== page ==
STS News, Summer 2018 -- Most cardiothoracic surgical practices have converted, are converting, or will convert from paper medical records to electronic health records (EHRs).
The benefits of an EHR system include transparency, improved documentation and communication, reduced omissions, improved reporting, remote access to records, and increased collections. The improved documentation is reflected in both better legibility and content of notes. Transparency and communication impact care teams spanning both the inpatient and outpatient areas, as well as referring physicians and patients.
The ability to customize and optimize the EHR to your practice is a powerful tool. Many teams decide to standardize their documentation. You can build templates that ensure you capture all relevant clinical data and succinctly communicate with referring providers. You also can capitalize on discrete fields to capture data required for database reporting and billing requirements. As more EHR systems offer the option of releasing notes to patients, you can establish protocols for how you want those notes to look. Although standardization can be time-consuming, especially if you have many stakeholders and require consensus for practice changes, it is a worthwhile investment that can really pay off.
The benefits of an EHR system include transparency, improved documentation and communication, reduced omissions, improved reporting, remote access to records, and increased collections.
The transition to electronic records is not without its challenges, however. Staff members tend to require “staged learning.” They need to be trained and allowed to use the EHR system, with subsequent ongoing training to evolve their electronic documentation and streamline their work. This implementation requires time, resources for ongoing evaluation, and a lot of patience.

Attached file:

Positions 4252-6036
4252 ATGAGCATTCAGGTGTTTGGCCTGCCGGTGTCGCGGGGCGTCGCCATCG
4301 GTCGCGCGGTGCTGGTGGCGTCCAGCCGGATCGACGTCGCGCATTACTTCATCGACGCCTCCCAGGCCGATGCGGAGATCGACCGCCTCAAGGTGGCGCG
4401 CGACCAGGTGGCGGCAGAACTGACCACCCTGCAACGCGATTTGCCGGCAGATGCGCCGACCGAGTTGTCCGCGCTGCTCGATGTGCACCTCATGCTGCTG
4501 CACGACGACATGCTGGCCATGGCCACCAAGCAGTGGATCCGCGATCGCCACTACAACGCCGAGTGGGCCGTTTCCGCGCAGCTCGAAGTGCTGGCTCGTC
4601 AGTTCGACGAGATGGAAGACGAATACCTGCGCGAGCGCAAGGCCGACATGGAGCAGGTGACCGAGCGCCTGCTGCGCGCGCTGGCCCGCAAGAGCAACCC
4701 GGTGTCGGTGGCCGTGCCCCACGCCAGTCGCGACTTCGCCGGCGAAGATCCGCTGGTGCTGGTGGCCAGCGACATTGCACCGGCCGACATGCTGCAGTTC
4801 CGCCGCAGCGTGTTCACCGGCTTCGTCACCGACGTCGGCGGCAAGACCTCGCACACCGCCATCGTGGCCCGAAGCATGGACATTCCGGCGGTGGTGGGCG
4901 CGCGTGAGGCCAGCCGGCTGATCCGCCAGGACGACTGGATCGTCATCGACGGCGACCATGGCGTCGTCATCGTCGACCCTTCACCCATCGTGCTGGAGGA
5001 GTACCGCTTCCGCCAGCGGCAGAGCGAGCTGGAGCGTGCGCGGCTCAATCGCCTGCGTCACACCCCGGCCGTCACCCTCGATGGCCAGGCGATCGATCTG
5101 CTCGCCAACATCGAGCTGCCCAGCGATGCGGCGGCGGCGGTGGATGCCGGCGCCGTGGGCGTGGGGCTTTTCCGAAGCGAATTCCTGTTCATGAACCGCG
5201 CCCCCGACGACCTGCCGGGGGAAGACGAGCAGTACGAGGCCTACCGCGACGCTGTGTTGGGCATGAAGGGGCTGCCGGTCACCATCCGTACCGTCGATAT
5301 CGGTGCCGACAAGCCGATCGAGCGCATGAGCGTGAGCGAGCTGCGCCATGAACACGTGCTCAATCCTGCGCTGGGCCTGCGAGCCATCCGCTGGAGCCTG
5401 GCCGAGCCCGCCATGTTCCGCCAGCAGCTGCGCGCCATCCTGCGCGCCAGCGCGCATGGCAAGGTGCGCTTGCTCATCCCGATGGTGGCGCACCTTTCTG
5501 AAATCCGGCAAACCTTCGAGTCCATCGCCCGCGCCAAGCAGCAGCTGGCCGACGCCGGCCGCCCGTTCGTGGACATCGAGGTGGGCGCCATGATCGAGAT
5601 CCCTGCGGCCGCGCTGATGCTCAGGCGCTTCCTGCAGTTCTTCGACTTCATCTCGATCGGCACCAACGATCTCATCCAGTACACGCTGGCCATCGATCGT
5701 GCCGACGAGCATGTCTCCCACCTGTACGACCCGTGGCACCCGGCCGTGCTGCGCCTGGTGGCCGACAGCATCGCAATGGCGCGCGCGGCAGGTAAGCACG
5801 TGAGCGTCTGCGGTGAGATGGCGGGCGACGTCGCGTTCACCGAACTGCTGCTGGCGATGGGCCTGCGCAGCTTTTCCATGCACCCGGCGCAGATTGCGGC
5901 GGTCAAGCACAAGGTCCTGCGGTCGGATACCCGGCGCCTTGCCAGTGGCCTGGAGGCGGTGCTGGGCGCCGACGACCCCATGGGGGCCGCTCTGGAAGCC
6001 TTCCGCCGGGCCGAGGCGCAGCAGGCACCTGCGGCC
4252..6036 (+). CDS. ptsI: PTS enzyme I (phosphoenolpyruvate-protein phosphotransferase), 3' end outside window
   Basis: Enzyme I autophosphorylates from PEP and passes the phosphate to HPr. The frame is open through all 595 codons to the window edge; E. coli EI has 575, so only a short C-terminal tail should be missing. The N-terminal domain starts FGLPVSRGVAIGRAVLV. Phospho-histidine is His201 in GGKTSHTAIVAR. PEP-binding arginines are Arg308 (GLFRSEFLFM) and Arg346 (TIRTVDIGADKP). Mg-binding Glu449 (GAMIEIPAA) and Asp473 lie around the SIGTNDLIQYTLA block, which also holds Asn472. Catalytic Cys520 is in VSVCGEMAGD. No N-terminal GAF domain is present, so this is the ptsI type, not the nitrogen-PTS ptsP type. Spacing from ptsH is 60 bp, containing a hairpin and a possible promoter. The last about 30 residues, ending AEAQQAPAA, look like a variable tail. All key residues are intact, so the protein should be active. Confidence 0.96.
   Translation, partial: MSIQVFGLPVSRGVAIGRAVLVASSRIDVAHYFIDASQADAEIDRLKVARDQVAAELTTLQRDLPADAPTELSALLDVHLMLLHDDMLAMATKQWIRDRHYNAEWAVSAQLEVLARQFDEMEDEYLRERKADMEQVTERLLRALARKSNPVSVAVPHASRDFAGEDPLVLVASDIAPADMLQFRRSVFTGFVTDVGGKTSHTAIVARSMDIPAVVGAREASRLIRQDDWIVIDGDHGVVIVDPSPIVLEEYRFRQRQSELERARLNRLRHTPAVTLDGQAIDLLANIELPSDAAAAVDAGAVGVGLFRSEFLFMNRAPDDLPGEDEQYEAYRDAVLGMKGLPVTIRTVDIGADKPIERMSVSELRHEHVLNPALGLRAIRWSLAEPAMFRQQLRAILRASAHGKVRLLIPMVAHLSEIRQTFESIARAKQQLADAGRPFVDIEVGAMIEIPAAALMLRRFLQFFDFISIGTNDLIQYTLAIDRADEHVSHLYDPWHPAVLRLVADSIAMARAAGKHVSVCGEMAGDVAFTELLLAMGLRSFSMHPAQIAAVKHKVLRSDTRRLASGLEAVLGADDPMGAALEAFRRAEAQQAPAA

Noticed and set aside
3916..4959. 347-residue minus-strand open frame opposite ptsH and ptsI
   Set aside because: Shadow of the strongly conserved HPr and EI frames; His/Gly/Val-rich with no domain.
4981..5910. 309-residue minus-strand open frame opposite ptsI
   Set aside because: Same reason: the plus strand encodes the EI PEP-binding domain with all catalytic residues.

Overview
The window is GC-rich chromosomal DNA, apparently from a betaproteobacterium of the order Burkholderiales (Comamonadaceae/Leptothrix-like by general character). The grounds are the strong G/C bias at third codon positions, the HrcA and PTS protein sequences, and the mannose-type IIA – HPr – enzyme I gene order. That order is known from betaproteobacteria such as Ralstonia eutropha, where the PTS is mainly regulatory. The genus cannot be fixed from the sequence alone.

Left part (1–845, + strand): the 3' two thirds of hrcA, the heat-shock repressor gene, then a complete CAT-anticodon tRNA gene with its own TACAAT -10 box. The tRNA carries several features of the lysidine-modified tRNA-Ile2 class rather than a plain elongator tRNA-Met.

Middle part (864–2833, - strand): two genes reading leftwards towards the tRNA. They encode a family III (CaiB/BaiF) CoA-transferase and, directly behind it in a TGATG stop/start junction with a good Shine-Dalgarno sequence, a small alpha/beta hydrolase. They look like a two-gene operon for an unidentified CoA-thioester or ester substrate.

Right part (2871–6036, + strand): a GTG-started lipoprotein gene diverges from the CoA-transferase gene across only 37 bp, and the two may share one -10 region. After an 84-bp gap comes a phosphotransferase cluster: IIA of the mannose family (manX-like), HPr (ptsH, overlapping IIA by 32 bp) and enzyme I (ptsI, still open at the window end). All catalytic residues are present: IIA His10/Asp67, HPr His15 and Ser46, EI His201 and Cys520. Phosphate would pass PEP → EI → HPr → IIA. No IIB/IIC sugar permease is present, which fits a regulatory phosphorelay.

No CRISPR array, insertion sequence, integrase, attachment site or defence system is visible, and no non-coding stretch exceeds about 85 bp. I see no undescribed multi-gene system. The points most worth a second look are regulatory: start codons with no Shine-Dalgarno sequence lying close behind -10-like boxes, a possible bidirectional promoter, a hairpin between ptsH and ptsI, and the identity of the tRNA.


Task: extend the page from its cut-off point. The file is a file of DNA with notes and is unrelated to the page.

Another challenge is downtime. Paper charts never have downtime, but EHRs do. Generally, the frequency of downtime is not a significant issue, but you will need to develop procedures that accommodate downtime.
One very important aspect to consider when implementing an EHR is exam room setup. Some feel an EHR reduces patient interaction by putting the physician’s focus more on the computer than on the person in the exam room. This perception can be minimized by paying close attention to where the physician and the patient will be seated in the exam room, as well as ensuring that templates are in place so that the physician can complete the required fields quickly.
As with any transition, there will be challenges moving from paper records to an EHR. What you can count on needing is patience, time, and resources to build the system, to continually train your staff, and to tweak the setup. What you can expect in return are practice improvements that help with efficiency, communication, documentation, and reporting.